Sally's Stories Continue

By Sharon Brown (Sharon) on June 29, 2011

Most of you have met Sally Ramsdell, Sunfarm. Here are more of her memories, insights and wisdom.

We met Sally here, and we heard another of her stories here. Join me now as we continue with two special insights from Sally. 




"What did you do this summer?" asked the second grade teacher of new student, Lee, 40 years ago.

"We moved from Muncie back to Lexington, mo
ved our furniture into the elephant house and then moved into our new house before school started," sa2011-06-29/Sharran/c20ef4id Lee. 

"The elephant house," mused the teacher, then called to warn the parents that their son was fantasizing, but the story was true.

We had found a new house to rent but it would not be ready for a week or two after we returned to Lexington. Friends offered their home to us while they went out of town. The problem was, what to do with our furniture in the interim?

Somehow a secure vacant building at a closed roadside zoo south of Lexington offered the answer. So we put our furniture in the elephant house. Our son told the truth!


The moral of the story?  Never underestimate the words of a child.




  Chance Encounters

26 JUNE 2011


Our daughter and son in law went to Winchester to get groceries this afternoon and stopped on the way back at a very rural intersection to take pictures of a highway department sign with graffiti. The sign read:  End State Maintenance. The sign was located a little more than 2 miles from our farm.  A passing SUV driver saw New York plates on their car and stopped to ask if they were lost. 

"No," said our son in law, "We are going to Sundance farm.  Thanks for offering help."

"Oh," said the driver of the SUV, "You know Sally & Richard?  So sorry about Sally."

"Yes, I am her son in law." 

Our daughter did not speak to the driver.

When our son in law came back to the farm, he told of the encounter and I was very upset because I thought our neighbors were talking about my impending demise.  As it turned out, the SUV driver was not a neighbor, he was not even from this county; he had just offered help when he could.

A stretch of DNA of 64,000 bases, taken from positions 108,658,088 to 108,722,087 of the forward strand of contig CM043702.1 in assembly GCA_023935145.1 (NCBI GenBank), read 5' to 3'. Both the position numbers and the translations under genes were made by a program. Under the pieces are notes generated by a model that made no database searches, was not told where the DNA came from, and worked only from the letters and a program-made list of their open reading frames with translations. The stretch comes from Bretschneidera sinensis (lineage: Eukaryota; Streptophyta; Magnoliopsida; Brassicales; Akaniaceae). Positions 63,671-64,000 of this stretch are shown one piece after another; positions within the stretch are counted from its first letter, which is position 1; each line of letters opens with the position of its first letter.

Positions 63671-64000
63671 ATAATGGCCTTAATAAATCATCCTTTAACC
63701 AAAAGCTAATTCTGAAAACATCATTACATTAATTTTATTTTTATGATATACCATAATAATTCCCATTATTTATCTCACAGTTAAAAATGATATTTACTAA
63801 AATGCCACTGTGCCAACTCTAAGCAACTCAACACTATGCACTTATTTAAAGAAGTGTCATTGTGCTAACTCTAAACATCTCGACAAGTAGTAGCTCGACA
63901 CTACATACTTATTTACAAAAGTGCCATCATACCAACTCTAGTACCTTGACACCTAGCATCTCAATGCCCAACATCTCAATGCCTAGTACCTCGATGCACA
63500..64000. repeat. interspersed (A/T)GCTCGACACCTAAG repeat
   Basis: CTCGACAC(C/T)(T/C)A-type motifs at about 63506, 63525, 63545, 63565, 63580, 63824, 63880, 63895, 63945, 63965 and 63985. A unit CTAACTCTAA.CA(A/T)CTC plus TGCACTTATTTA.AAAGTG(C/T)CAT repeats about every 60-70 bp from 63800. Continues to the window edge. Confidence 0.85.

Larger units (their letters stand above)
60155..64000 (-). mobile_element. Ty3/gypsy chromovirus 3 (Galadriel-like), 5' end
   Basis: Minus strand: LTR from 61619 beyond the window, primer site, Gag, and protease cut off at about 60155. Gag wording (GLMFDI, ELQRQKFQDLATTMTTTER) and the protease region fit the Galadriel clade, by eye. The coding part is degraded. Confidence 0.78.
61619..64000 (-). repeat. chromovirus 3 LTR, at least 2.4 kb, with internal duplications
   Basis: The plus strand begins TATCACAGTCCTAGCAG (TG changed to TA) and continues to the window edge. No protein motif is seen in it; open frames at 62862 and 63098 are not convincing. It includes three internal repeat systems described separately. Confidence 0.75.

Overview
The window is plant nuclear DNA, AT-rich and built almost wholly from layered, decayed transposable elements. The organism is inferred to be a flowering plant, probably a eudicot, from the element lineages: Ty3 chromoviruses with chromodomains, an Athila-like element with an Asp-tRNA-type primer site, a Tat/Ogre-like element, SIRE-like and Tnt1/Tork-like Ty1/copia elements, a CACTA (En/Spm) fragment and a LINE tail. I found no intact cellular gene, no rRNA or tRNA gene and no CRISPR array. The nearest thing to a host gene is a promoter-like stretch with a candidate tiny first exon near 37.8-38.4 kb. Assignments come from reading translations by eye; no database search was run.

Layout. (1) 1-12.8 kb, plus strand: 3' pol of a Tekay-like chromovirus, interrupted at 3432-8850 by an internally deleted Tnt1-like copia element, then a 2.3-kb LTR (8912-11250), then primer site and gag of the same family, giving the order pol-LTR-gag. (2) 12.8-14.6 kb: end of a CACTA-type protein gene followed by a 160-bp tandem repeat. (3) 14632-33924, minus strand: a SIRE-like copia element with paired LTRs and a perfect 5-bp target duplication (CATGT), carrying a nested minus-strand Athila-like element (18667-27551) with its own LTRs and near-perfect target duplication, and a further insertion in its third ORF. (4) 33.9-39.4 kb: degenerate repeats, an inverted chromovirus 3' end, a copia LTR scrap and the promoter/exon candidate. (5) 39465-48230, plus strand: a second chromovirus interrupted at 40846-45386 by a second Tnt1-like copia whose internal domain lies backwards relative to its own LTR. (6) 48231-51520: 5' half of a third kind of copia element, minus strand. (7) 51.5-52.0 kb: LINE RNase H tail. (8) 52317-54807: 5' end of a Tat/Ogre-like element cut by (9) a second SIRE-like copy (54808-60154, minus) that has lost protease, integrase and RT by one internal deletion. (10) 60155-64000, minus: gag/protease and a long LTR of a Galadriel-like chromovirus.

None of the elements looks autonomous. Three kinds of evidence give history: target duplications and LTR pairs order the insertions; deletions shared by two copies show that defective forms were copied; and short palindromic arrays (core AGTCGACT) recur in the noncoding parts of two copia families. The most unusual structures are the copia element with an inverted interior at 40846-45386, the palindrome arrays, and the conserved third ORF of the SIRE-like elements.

But he was the son of a man who was a coworker of mine in another county in 1976-1980; a man with whom I had kept in touch over the years. The man in the SUV had never met my kids (they were little and he was in his 20's back then), though his dad met them when I took them to work occasionally.  The dad (ex-coworker) had recently told his son about my illness but the son had never visited us and none of them even live in this county.

Last Tuesday, the dad and mother of the SUV driver visited us here at our farm. Then today, their son was at the road sign. 2011-06-29/Sharran/3c126f

Chance encounter?

Our farm is remote, far off the beaten path. As the sign said, we are past the end of state road maintenance. The son of my friend knew nothing about our location. But what are the chances of old friends stopping by on Tuesday, and their son, unknown to any of us, accidentally happening upon our children on Sunday?  

He was just offering help when he could; a chance encounter of the very best kind. 


Sally Ramsdell

28 June 2011



The words are Sally's. Thanks, Sally, for allowing me to do your typing for you. The elephant is one of my paintings and the photos of flowers belong to Sally. 


Related articles:
death, insights, life, memories, Sunfarm

About Sharon Brown
I am a retired arts and humanities teacher who grew up in the Appalachian mountains of southeast Kentucky. I taught in Louisville, then eventually moved to far western Kentucky where I retired 4 years ago. I am an artist and a writer, and my favorite subjects to write about are the mountains and wildflowers of eastern Kentucky. They are very nearly my favorite subjects to paint, too. Truth is, I left my heart back in those mountains.

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Comments and discussion:
Subject Thread Starter Last Reply Replies
chills kaglic Jul 2, 2011 7:55 PM 0
Thanks for helping me tell this sunfarm Jul 2, 2011 3:05 PM 29

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